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Justice News

Department of Justice
U.S. Attorney’s Office
District of Massachusetts

Friday, April 15, 2016

Quincy Man Arrested for Scam Targeting Law Firms

BOSTON – A Quincy man was arrested today for using counterfeit cashier’s checks to defraud victims, including law firms, of at least $1 million.

Manuel Ponce Vazquez, 59, was arrested this morning and charged by complaint with one count of mail fraud.

As alleged in the complaint, beginning in August 2013, Vazquez defrauded law firms and other victims by sending them counterfeit cashier’s checks, then convincing them to forward a portion of the checks’ supposed value to a bank account he opened using an alias.  Once the checks were discovered to be fraudulent, the victims’ bank accounts were debited, and the victims were left with thousands of dollars in losses, having unwittingly forwarded their own money to Vazquez.

In one scam described in the complaint, Vazquez or a co-conspirator allegedly posed as a member of a London architectural firm seeking to retain a California law firm to help him collect a debt. Before the law firm took any action to collect the supposed debt, it received a cashier’s check, ostensibly from the debtor, fully repaying the debt.  At the direction of Vazquez or his co-conspirator, the law firm deposited the check, kept a small portion as a fee, and forwarded the remainder—$97,035—to a bank account Vazquez had opened in an assumed name.  Within a day of receiving the money, the complaint alleges, Vazquez had withdrawn almost all of it from bank branches in and around Braintree. When the law firm’s bank discovered that the cashier’s check was fraudulent, the bank debited the value of the check from the law firm’s account.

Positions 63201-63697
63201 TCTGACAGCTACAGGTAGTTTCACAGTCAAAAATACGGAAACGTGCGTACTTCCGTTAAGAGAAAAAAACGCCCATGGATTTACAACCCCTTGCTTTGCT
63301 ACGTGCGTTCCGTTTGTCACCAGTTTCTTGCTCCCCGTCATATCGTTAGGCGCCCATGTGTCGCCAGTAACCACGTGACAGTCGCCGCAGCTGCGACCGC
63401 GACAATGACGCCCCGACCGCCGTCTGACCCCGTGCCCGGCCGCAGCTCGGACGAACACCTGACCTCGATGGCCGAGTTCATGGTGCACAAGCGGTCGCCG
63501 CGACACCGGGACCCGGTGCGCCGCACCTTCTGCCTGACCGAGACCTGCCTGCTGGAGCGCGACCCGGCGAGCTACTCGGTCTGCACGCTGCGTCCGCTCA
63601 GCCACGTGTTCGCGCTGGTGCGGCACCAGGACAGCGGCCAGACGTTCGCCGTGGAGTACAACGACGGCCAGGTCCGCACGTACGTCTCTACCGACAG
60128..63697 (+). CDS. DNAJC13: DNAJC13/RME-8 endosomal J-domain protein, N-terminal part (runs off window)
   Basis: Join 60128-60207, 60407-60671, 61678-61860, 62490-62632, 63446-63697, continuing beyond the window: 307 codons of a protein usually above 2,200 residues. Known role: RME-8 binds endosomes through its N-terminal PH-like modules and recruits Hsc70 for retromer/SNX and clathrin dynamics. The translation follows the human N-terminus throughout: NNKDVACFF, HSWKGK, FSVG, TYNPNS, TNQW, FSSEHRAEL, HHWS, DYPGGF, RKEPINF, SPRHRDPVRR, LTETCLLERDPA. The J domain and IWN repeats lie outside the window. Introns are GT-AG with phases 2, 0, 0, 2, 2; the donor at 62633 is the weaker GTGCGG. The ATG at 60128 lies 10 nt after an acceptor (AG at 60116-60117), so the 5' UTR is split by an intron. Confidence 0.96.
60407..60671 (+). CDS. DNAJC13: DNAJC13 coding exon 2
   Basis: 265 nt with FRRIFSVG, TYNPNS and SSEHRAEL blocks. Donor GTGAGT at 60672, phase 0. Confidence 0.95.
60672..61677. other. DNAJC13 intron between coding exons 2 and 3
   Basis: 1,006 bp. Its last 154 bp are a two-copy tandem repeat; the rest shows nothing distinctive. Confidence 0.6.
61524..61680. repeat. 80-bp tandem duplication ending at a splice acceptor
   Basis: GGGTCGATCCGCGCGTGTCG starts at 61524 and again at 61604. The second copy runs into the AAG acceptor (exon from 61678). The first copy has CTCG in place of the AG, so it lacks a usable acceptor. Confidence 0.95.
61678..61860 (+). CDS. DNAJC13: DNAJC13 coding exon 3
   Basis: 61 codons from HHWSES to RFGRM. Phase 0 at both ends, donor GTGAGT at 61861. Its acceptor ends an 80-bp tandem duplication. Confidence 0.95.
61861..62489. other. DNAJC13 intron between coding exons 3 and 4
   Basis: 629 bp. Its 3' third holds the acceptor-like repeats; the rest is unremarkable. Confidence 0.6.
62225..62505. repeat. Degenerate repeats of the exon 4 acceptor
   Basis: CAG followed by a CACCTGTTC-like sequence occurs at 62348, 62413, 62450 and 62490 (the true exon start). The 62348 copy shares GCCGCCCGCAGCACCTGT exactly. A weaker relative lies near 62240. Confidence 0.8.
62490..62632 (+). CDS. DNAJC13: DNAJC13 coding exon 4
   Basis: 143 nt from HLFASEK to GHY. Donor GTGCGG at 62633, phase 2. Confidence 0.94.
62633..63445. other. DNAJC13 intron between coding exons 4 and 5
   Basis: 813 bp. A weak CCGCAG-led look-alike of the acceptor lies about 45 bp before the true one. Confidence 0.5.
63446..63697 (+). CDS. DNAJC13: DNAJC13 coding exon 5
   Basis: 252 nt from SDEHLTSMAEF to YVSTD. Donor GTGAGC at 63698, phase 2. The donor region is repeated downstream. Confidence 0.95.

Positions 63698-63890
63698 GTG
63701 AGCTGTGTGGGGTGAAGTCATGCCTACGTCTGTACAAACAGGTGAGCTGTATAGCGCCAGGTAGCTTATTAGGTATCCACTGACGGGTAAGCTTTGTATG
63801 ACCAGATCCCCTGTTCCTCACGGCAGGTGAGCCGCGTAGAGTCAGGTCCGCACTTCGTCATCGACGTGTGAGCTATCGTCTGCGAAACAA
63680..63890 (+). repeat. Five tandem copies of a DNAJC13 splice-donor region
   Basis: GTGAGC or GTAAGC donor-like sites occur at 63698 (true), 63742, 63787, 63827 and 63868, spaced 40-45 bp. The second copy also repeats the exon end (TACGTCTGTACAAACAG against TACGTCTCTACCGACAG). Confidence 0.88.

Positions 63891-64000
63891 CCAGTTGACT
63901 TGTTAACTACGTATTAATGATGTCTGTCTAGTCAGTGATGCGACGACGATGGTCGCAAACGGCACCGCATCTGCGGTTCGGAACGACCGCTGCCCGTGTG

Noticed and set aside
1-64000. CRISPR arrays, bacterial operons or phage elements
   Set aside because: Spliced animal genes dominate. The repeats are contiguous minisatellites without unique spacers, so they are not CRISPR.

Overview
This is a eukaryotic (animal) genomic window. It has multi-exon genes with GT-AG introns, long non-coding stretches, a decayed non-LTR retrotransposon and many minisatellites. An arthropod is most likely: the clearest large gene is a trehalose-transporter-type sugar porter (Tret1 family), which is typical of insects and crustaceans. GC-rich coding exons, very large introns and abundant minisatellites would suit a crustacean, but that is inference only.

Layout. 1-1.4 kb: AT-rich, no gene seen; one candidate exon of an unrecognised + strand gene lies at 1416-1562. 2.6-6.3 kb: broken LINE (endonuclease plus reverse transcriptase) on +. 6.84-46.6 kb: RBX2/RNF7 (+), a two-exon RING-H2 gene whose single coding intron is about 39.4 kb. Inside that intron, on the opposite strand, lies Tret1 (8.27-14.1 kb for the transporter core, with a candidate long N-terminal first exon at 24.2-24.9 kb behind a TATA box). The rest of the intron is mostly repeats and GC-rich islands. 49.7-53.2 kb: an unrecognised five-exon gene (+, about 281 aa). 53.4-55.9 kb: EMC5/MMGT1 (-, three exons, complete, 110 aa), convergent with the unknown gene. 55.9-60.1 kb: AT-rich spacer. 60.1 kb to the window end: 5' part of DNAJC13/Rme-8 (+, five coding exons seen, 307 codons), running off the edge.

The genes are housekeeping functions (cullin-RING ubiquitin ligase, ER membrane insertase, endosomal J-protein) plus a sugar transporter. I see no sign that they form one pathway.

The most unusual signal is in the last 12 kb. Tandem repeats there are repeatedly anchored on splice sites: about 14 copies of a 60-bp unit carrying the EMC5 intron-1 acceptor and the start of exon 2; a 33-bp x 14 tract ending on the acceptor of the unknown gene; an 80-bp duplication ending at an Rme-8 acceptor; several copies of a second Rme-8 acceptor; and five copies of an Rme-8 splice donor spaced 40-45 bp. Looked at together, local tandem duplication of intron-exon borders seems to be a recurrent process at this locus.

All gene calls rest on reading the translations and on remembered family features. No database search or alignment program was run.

The charging statute provides a sentence of no greater than 20 years in prison, three years of supervised release, a fine of $250,000 or twice the gross gain or loss involved in the scam, and restitution.  Actual sentences for federal crimes are typically less than the maximum penalties.  Sentences are imposed by a federal district court judge based upon the U.S. Sentencing Guidelines and other statutory factors.

United States Attorney Carmen M. Ortiz and Harold H. Shaw, Special Agent in Charge of the Federal Bureau of Investigation, Boston Field Division, made the announcement today.  Assistance was also provided by Braintree Police Department and the Norfolk District Attorney’s Office. This case is being prosecuted by Assistant U.S. Attorney Brian A. Pérez-Daple of Ortiz’s Economic Crimes Unit.

The details contained in the complaint are allegations. The defendant is presumed innocent unless and until proven guilty beyond a reasonable doubt in a court of law.

Financial Fraud
Updated April 18, 2016